tcInferRho
Richard Eisenberg
eir at cis.upenn.edu
Tue Jul 22 13:26:36 UTC 2014
Ah -- it's all clear to me now.
To summarize: a TauTv *can* become a poly-type, but the solver won't ever discover so.
That would seem to contradict
> = TauTv -- This MetaTv is an ordinary unification variable
> -- A TauTv is always filled in with a tau-type, which
> -- never contains any ForAlls
>
which appears in the declaration for MetaInfo in TcType.
Is that an accurate summary?
Thanks for helping to clear this up!
Richard
On Jul 22, 2014, at 9:19 AM, Simon Peyton Jones <simonpj at microsoft.com> wrote:
> Indeed.
>
> Unification variables *can* unify with polytypes, as you see.
>
> GHC does "on the fly" unification with in-place update, and only defers to the constraint solver if it can't readily unify on the fly. The squishiness is precisely that for this setting we *must* unify on the fly, so the "it's always ok to defer" rule doesn't hold.
>
> Simon
>
> | -----Original Message-----
> | From: Richard Eisenberg [mailto:eir at cis.upenn.edu]
> | Sent: 22 July 2014 13:22
> | To: Simon Peyton Jones
> | Cc: ghc-devs at haskell.org
> | Subject: Re: tcInferRho
> |
> | OK -- that all makes sense.
> |
> | But why does it actually work, I wonder? It seems that to get the
> | behavior that you describe below, and the behavior that we see in
> | practice, a unification variable *does* have to unify with a non-tau-
> | type, like (forall a. a -> a) -> Int. But doesn't defer_me in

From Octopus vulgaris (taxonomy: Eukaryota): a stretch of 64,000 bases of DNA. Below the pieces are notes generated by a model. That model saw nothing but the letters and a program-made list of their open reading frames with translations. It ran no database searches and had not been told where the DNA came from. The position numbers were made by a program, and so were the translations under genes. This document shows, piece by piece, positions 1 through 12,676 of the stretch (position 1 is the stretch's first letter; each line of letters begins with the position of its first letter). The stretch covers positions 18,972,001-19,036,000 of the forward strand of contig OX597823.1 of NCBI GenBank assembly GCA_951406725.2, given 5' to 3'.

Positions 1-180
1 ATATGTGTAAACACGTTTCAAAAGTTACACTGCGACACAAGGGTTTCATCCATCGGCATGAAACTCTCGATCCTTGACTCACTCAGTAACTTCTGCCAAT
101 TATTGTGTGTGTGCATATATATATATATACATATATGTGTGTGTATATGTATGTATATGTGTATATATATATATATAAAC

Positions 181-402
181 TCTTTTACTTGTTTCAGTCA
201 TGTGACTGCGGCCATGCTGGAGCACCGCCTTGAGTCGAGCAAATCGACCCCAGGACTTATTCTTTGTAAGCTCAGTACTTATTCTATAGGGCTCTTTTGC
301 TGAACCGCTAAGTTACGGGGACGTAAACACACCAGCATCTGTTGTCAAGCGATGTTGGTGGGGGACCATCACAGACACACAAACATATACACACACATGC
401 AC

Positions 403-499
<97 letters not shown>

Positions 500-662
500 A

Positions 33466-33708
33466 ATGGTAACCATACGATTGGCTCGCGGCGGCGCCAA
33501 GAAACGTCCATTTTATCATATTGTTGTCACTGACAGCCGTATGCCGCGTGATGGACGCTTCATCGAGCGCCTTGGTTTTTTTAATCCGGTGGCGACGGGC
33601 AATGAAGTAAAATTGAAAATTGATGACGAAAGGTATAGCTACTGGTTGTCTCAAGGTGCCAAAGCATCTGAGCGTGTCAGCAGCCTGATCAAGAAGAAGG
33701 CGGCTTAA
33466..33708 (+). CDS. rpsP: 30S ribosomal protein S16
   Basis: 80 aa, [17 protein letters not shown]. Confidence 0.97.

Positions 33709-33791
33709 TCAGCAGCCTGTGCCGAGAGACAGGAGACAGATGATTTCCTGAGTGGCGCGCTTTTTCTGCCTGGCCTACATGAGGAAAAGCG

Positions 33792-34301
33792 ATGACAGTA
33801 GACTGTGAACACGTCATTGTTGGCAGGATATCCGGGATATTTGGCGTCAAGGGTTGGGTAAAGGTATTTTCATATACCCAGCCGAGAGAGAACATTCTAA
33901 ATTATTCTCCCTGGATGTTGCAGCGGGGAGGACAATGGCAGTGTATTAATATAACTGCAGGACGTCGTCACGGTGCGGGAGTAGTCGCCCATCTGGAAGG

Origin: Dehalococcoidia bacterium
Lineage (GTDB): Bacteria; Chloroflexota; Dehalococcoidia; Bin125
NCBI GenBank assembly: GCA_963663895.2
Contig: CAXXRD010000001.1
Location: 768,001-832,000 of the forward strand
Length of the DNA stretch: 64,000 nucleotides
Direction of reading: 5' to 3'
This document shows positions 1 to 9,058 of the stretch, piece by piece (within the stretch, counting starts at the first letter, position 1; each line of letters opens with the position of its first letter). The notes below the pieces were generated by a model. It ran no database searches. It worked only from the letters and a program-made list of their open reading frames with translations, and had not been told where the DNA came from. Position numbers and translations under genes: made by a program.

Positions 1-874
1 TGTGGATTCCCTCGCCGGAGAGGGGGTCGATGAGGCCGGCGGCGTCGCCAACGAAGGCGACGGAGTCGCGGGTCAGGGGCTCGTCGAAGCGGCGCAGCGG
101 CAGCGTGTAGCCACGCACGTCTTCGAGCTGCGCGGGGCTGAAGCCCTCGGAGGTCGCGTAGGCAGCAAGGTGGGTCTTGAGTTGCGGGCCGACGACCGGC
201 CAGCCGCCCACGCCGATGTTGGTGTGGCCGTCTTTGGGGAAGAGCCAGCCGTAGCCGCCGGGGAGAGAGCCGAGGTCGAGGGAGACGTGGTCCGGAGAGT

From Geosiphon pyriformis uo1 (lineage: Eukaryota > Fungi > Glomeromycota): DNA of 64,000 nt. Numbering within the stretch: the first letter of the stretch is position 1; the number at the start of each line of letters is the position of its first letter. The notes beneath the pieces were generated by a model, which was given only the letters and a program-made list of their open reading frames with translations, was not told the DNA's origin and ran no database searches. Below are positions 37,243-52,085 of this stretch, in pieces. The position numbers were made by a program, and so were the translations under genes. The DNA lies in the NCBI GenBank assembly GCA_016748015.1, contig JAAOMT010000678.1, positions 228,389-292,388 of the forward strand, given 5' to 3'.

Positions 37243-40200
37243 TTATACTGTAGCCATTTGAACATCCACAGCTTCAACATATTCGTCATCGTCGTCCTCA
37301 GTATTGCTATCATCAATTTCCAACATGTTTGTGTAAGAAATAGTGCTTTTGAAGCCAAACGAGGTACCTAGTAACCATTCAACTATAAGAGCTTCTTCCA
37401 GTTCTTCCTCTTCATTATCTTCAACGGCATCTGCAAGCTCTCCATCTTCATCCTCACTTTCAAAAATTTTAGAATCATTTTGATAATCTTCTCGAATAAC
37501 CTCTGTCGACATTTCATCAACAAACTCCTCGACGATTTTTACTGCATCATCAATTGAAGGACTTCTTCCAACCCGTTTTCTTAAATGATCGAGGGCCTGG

> | TcUnify.checkTauTvUpdate prevent such a thing from happening?
> |
> | To learn more, I tried compiling this code:
> |
> | > f :: Bool -> Bool -> (forall a. a -> a) -> () f = undefined
> | >
> | > g = (True `f` False) id
> |
> | I use infix application to avoid tcInferRho.
> |
> | With -ddump-tc-trace -dppr-debug, I see the following bit:
> |
> | > Scratch.hs:18:6:
> | > u_tys
> | > untch 0
> | > (forall a{tv apE} [sk]. a{tv apE} [sk] -> a{tv apE} [sk]) -> ()
> | > ~
> | > t_aHO{tv} [tau[0]]
> | > a type equality (forall a{tv apE} [sk].
> | > a{tv apE} [sk] -> a{tv apE} [sk])
> | > -> ()
> | > ~
> | > t_aHO{tv} [tau[0]]
> | > Scratch.hs:18:6:
> | > writeMetaTyVar
> | > t_aHO{tv} [tau[0]] := (forall a{tv apE} [sk].
> | > a{tv apE} [sk] -> a{tv apE} [sk])
> | > -> ()
> | >
> |
> | What's very strange to me here is that we see t_aHO, a **tau** type,
> | being rewritten to a poly-type. I could clearly throw in more printing
> | statements to see what is going on, but I wanted to check if this looks
> | strange to you, too.
> |
> | Thanks,
> | Richard
> |
> | On Jul 22, 2014, at 6:28 AM, Simon Peyton Jones <simonpj at microsoft.com>
> | wrote:
> |
> | > Richard
> | >
> | > You are right; there is something squishy here.
> | >
> | > The original idea was that a unification variable only stands for a
> | *monotype* (with no for-alls). But our basic story for the type
> | inference engine is
> | > tcExpr :: HsExpr -> TcType -> TcM HsExpr'
> | > which checks that the expression has the given expected type. To do
> | inference we pass in a unification variable as the "expected type".
> | BUT if the expression actually has a type like (forall a. a->a) -> Int,
> | then the unification variable clearly isn't being unified with a
> | monotype. There are a couple of places where we must "zonk" the
> | expected type, after calling tcExpr, to expose the foralls. A major
> | example is TcExpr.tcInferFun.
> | >
> | > I say this is squishy because *in principle* we could replace every
> | unification with generating an equality constraint, for later solving.
> | (This does often happen, see TcUnify.uType_defer.) BUT if we generate
> | an equality constraint, the zonking won't work, and the foralls won't
> | be exposed early enough. I wish that the story here was more solid.
> | >
> | > The original idea of tcInferRho was to have some special cases that